Retail industry bodies welcome suggested rezoning

Ambitious proposals by the Productivity Commission to relax zoning and planning regulations to make it easier for new retail sites to be developed have been welcomed by the Urban Taskforce and the Australian Retailers Association.

The proposals are contained in the draft report on the Economic Structure and Performance of the Australian Retail Industry.

The draft report declares that Australian retail is suffering because of planning and zoning regulations that are complex and excessively prescriptive.

The six proposals covering planning and zoning reforms are:

  • State and territory governments should broaden zoning within and surrounding activity centres to facilitate new retail formats in existing business zones.

  • Local governments should significantly reduce prescriptive planning requirements to facilitate new retail formats in existing business zones and ensure that competition is not needlessly restricted. 
  • Governments should not consider the viability of existing businesses at any stage of planning, rezoning or development assessment processes. Impacts of possible future retail locations on existing activity centre viability (but not specific businesses) should only be considered during strategic plan preparation or major review.

  • Local governments should facilitate more as-of-right development processes to reduce business uncertainty and remove the scope for gaming by competitors.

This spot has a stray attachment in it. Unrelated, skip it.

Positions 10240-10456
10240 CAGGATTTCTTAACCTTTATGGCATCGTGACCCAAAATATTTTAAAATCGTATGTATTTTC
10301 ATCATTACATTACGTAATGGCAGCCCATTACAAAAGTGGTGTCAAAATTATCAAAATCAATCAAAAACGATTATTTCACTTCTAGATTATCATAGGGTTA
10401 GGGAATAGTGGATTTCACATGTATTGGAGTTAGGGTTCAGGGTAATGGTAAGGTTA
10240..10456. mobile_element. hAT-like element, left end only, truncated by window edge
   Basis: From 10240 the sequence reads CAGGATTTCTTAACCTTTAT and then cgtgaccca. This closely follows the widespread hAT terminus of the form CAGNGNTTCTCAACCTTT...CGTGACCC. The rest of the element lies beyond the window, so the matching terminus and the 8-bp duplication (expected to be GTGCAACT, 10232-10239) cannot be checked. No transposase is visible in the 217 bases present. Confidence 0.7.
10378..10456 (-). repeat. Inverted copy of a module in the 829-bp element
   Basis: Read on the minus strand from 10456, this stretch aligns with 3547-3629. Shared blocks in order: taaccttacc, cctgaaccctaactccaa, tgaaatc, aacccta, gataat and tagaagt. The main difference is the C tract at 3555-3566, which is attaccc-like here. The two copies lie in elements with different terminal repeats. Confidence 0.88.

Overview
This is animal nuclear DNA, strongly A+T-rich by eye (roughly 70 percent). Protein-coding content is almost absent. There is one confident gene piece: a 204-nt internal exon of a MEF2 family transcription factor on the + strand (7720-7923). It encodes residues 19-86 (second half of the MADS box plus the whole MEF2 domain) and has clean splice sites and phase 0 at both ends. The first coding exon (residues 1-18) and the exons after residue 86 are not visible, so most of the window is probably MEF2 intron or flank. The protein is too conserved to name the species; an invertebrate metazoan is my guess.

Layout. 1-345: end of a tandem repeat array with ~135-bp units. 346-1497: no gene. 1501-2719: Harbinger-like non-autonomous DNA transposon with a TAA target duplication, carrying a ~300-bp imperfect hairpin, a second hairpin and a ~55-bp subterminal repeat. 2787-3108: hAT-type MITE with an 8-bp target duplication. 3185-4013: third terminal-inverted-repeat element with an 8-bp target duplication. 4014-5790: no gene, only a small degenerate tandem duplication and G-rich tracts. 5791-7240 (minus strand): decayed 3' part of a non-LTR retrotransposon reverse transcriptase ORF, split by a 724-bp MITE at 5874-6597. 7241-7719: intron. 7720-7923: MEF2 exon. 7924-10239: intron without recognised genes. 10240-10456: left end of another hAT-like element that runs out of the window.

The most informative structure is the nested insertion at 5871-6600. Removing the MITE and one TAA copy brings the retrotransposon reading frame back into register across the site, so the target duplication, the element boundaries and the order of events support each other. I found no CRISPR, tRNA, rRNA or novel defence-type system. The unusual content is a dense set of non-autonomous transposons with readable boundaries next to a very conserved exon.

• State and territory governments should ensure third-party appeal processes within planning systems include clear identification of appellants and their grounds for appeal and allow courts to award costs against parties found to be appealing for purposes other than planning concerns. 
  • State and territory governments should reduce the compliance costs associated with planning systems and development approvals by implementing the leading practices identified in the Commission’s recent benchmarking report on planning, zoning and development assessments. 

Aaron Gadiel, chief executive of the Urban Taskforce, says retail productivity has suffering for a long time, courtesy of “brutal planning regulations”.

"We're pleased that the commission has unambiguously stated that governments should not consider the viability of existing businesses at any stage of the planning, rezoning or development assessment processes,” Gadiel says.

Gadiel says the federal government needs to urgently act on this issue and enlist state governments in a major effort to reform out-dated planning laws.

"This is an urgent wake-up call to every level of government," he says.

"The Australian retail industry is in a rut, but government has the power to fix some of its most serious problems."

The Australian Retailers Association agrees with the suggested reforms.

ARA executive director Russell Zimmerman says it welcomes the commission’s acknowledgement that “planning and zoning restrictions are propagating the power imbalance between landlords and retailers at the negotiation table”.

The draft report also found that planning regulations that give businesses in some locations preference over others could be counterproductive.

The commission makes reference to numerous overseas examples to demonstrate that “stringent land use regulations are an important factor in constraining productivity growth in many countries”.

“Countries that generally have more flexible planning systems, such as the United States, have experienced higher rates of productivity growth in the retail sector than other countries with less flexible regulations,” the commission says.

“In short, planning and zoning regulation which restricts the location of retail outlets or store formats has a negative influence on retail productivity growth.”

Larry Schlesinger

Larry Schlesinger

Larry Schlesinger was a property writer at Property Observer


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